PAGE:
Honolulu City Councilmembers are expected to request the state legislature pass measures to toughen liquor laws next session. HPR’s Wayne Yoshioka reports.
Underage drinking, consuming alcohol on licensed liquor premises after-hours, and regulating unlicensed establishments are all being targeted by the Honolulu City Council. But, Liquor Commission Control Administrator, Franklin Don Pacarro, Jr., testified last month that there is no law requiring individuals to provide proof or identification when purchasing or consuming alcohol.
“They’re not required. Many establishments do ask. And the one that don’t ask and if they sell to a minor, they’re cited and you go to court, it’s a full misdemeanor. That goes for everyone. Supermarkets, mom & pops, bartenders at any bar. The defense I’ve heard is, “Oh. That’s the bouncer’s job. They was supposed to check the ID. And guess what? The bartender has to face a misdemeanor.”
Pacarro also says unlicensed liquor establishments are not regulated or subject to inspections by the Honolulu Liquor Commission.
“Anyone who has a liquor license, pay their fees, at the end of the year they pay their gross liquor sales assessment and we regulate them. Now, when you have an unlicensed premises, they don’t pay any fees, they’re not registered and they’re out there on their own, operating.”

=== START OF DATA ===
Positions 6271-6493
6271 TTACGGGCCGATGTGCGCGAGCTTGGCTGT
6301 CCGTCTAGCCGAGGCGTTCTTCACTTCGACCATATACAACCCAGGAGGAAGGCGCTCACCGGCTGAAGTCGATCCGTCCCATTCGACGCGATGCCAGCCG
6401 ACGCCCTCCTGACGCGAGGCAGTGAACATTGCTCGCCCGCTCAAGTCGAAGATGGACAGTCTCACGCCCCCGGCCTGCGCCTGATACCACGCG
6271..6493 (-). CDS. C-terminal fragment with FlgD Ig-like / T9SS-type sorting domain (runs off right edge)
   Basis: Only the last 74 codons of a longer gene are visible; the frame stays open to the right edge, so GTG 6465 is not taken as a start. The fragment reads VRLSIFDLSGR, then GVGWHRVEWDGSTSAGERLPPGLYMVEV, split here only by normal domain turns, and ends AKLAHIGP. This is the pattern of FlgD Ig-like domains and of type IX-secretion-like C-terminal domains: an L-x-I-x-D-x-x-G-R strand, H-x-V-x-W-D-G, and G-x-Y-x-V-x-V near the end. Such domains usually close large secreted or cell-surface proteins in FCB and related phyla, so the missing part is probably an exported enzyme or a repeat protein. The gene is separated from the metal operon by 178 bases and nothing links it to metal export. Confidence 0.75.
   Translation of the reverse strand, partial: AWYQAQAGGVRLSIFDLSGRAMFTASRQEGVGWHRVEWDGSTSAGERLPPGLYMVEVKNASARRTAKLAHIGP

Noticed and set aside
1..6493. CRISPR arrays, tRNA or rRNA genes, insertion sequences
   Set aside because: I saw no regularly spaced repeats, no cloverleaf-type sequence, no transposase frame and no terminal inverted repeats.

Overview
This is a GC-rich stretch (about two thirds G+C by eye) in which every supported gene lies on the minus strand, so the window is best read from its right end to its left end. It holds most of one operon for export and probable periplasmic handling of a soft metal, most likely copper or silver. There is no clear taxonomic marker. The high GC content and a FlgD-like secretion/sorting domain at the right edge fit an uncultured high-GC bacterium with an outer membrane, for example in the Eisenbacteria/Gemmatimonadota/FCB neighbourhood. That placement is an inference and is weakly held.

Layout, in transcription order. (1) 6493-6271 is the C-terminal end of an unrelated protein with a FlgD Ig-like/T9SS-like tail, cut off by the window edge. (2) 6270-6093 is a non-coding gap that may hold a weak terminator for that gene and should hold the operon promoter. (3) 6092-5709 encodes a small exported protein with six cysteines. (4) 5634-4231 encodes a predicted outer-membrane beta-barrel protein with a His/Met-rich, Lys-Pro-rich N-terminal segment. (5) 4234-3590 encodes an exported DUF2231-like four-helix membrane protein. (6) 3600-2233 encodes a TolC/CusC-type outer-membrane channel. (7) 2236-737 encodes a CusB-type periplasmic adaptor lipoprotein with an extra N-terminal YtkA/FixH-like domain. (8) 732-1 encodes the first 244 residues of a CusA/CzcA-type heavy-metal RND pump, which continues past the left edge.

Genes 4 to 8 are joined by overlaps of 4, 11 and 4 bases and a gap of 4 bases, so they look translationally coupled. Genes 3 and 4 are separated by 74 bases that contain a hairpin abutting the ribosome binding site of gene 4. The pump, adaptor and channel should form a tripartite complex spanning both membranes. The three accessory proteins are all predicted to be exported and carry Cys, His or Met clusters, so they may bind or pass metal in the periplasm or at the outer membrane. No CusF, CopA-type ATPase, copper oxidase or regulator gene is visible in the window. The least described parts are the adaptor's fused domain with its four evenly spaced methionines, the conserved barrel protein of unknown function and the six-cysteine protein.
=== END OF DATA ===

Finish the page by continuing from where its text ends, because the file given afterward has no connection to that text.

The City Council’s Public Health, Safety and Welfare Committee approved two resolutions and draft bills that the legislature could pass to implement more stringent requirements. Peter Nakagawa is the Liquor Commission’s chief investigator.
“The resolution will address these mandatory presentation of an identification card. Right now it’s not statutorily required. This will make it a requirement that they have to check identification. And for the consumer, to present identification. Which, in turn, will curb underage drinking since the under 21 identifications are a different shape and format.”
Individuals drinking on the premises of licensed liquor establishments would also have to provide proof of age and identification. The proposed legislation would also increase the penalty for unlicensed establishments conducting illegal activities to a Class C felony punishable by 5 years imprisonment. Committee Chair, Brandon Elefante.
“It gives the opportunity for the Liquor Commission. Right now they have control over licensed liquor establishments and what’s occurring is that you have these establishments that are not licensed thayt may be doing these types of activities. And it also gives HPD another tool for enforcement with respect to that and the hope is that it will curb a lot of these gatherings after-hours whether they be a licensed or unlicensed liquor establishment.”
The resolutions and draft legislation now go to the full council for consideration November 1st. Wayne Yoshioka, HPR News.